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Diversity is critical to American media. Learn how Maynard Institute and some powerful partners are working on it.

June 27, 2018 | By Evelyn Hsu, co-director—The Maynard Institute @HsuEvelyn and
Martin Reynolds, co-director—The Maynard Institute @reynoldspost

While America and its citizens are more diverse than ever before, the newsrooms representing them are still overwhelmingly white. In today’s political climate, the need to amplify a wide range of perspectives is of critical importance. We at the Maynard Institute for Journalism Education, along with Google News Lab, the News Integrity Initiative, and Craig Newmark Philanthropies believe diversity in the newsroom is the future of digital media.

To support this ideal, we’ve launched the Maynard 200, a fellowship program that will train 200 diverse journalists in the next five years, focusing on three tracks: entrepreneurship, leadership, and storytelling. We will recruit participants to fill spots in each track. They will receive training as a whole cohort and get specialized training for their respective area of focus.

Learn more from the American Society of News Editors’ interactive graphic https://googletrends.github.io/asne/

Professional Development

According to the 2017 American Society of News Editors Diversity Survey, the average newsroom workforce at all 661 legacy and digital sites polled was about 16.6 percent minority. For many of the journalists of color working at these outlets, the structures that were in place to support their professional development have been wiped out. Without professional development, this already too-small group is less likely to continue in their journalistic careers.

The Maynard 200 will combat this issue head on, by bringing journalists from varied but complementary backgrounds together to learn and build their networks. We envision Maynard 200 as the beginning of a movement of people of color who will articulate the value of diversity across media.

Digital Dilemma

In the digital space, the situation is even more acute. Clear pathways to and through many new online outlets have never existed or are under resourced. Many of these outlets also suffer perception bias, which is the belief that simply because the outlet is staffed with younger more progressive thinkers, there isn’t a need to be intentional about addressing diversity.

We recognize that many of tomorrow’s journalism entrepreneurs and leaders of color now operate on their own, or as independent contractors, tasked with their own professional development and left to fend for themselves in finding mentors, supportive peers and access to capital. We also know that storytellers of all types seek to contribute to the narrative of their communities. These non-traditional voices don’t hail from top journalism programs. They may work for small independent outlets with little access to training or mentorship.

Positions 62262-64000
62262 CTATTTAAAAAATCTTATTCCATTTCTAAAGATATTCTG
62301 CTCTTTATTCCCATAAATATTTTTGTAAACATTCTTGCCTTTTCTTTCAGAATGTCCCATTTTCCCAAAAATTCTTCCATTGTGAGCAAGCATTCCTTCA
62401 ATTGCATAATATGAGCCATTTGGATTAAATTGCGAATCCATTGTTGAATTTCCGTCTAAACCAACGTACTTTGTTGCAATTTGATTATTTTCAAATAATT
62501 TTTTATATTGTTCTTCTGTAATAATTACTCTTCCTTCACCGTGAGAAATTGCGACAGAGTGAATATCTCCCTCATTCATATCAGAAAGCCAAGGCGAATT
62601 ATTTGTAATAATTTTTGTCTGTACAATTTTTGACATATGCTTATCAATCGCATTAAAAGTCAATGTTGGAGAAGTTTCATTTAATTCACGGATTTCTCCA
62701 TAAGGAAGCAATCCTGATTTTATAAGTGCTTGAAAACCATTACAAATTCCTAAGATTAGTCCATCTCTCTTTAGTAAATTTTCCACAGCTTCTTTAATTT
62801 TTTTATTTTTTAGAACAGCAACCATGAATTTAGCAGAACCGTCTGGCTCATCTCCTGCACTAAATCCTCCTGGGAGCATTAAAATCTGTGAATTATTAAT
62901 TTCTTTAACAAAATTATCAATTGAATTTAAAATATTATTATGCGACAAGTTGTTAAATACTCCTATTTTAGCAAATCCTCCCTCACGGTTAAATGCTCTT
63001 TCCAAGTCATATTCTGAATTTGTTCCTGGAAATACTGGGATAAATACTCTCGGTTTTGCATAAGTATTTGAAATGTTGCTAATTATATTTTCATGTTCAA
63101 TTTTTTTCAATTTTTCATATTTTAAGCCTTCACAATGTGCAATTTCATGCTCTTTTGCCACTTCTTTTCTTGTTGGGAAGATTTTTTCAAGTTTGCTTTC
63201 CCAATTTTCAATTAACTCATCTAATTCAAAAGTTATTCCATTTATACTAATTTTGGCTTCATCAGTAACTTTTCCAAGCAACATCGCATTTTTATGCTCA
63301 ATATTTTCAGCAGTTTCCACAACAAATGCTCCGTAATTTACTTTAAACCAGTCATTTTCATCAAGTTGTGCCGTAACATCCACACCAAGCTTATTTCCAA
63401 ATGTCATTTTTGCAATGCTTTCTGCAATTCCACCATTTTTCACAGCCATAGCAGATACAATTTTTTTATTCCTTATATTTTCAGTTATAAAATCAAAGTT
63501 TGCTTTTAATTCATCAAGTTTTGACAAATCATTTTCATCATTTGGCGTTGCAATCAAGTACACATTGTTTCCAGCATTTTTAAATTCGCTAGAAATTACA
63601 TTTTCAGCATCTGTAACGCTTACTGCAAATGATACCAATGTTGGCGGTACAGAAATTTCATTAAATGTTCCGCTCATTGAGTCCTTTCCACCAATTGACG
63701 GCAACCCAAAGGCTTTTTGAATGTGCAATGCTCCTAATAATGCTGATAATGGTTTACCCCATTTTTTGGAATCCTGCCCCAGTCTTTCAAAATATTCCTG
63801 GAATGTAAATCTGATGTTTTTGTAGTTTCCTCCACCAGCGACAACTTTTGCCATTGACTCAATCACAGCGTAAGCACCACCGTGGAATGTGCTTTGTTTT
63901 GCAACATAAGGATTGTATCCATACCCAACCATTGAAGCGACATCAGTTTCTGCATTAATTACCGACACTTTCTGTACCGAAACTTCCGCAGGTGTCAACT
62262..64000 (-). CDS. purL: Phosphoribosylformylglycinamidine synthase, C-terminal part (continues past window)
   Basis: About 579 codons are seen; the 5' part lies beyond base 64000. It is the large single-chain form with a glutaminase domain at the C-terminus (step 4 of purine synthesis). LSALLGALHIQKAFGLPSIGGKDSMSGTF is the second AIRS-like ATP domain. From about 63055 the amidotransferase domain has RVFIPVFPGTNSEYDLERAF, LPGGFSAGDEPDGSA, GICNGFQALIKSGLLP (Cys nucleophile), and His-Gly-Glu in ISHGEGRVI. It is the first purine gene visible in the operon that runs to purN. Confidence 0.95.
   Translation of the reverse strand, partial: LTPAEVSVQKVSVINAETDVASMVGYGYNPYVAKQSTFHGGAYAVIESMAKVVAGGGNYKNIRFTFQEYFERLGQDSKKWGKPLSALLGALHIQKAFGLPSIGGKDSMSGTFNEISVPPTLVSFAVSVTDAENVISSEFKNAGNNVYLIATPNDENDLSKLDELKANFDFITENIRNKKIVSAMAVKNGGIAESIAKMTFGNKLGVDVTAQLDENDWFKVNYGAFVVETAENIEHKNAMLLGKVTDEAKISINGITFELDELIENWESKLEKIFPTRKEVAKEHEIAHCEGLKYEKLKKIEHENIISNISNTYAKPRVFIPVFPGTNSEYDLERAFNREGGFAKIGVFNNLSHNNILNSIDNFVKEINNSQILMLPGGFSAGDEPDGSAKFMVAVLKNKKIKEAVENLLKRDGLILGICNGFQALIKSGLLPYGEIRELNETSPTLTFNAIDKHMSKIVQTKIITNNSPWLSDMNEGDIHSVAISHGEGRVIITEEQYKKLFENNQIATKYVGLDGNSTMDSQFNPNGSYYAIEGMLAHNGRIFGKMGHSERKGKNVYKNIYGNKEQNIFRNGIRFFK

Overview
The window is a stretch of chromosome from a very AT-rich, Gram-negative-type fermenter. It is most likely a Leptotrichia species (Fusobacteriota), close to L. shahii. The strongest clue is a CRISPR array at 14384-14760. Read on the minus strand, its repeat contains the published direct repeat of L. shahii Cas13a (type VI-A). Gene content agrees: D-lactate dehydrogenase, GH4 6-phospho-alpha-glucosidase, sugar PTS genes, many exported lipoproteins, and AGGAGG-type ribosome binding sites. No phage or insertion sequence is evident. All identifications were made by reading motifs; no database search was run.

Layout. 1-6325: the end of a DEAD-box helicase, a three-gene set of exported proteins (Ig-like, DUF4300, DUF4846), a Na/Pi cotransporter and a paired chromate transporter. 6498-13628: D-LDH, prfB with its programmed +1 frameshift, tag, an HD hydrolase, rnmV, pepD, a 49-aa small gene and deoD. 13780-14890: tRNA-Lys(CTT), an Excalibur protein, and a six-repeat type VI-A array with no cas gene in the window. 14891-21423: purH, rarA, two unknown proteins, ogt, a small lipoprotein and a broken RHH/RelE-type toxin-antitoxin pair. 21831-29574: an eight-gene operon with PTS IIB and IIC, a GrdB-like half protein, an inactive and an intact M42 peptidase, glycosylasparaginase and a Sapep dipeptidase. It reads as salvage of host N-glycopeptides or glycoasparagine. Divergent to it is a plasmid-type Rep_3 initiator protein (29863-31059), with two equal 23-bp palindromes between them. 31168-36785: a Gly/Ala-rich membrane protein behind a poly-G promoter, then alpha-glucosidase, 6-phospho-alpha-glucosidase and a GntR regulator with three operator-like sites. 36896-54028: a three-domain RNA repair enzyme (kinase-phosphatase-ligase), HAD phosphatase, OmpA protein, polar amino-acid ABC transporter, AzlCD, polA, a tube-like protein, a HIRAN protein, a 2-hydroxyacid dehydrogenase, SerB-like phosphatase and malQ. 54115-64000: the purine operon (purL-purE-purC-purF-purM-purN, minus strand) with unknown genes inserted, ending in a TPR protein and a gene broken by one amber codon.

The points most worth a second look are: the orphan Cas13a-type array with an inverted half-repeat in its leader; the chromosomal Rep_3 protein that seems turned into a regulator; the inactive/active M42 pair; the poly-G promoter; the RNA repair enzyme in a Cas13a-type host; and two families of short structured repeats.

The Challenges

Impact Architects LLC, together with Maynard Institute for Journalism Education, developed a survey from November 2017 through February 2018 to be administered among journalists. The survey’s main goal was to identify challenges, needs, and desires of journalists to help inform the design and implementation of the Maynard 200 education initiative.

One of the most outstanding findings from this survey was the lack of mentorship and support for journalists. Of the 509 journalists surveyed, less than one quarter (23%) of respondents said they are currently receiving coaching or assistance from a mentor. Additionally, respondents were relatively evenly split as to whether their employer provides training opportunities, with half saying “no” (49%) and half saying “yes” (40%) or “unsure” (11%). More than half said that their employers don’t offer paid leave for participation in training, conferences, and/or workshops.

Diverse Needs

The Maynard Institute is uniquely positioned to serve these professionals and create a movement across the media. By offering training, networking, and professional support for young journalists of color, the Maynard 200 seeks to remind the media of the paramount importance of diversity, and expand their impact not only in the next five years, but for generations to come.

Yes, we see this program as a means to re-establish Maynard as a leader in the eyes of a new generation of media professionals. But it’s much bigger than us.

It’s about creating a movement, a rallying cry for journalists of color at a time when the integrity of journalists and journalism are under constant attack. It’s time for us to take action and support a more diverse media workforce so that the media can better reflect consumers and serve its vital role to inform the public.


About the authors

Evelyn Hsu is co-executive director of the Robert C. Maynard Institute for Journalism Education. Prior to joining the Maynard Institute, she was a member of the faculty of the Poynter Institute, and before that, she was an associate director of the American Press Institute. She has worked as a reporter for The Washington Post and for the San Francisco Chronicle. She is a past national president of the Asian American Journalists Association.

Martin G. Reynolds is Co-Executive Director of the Maynard Institute for Journalism Education overseeing external affairs and fundraising. He also directs the Reveal Investigative Fellowships. Reynolds is the former editor-in-chief of The Oakland Tribune (CA), and was a lead editor on the Chauncey Bailey Project, formed to investigate the slaying of the former Oakland Post editor. Reynolds is a lead trainer for the Maynard Institute, focusing on cultural competency and community engagement. His journalism career spans two decades, and includes the co-founding of Oakland Voices, a community storytelling program that empowers residents to contribute to the narrative of their lives.

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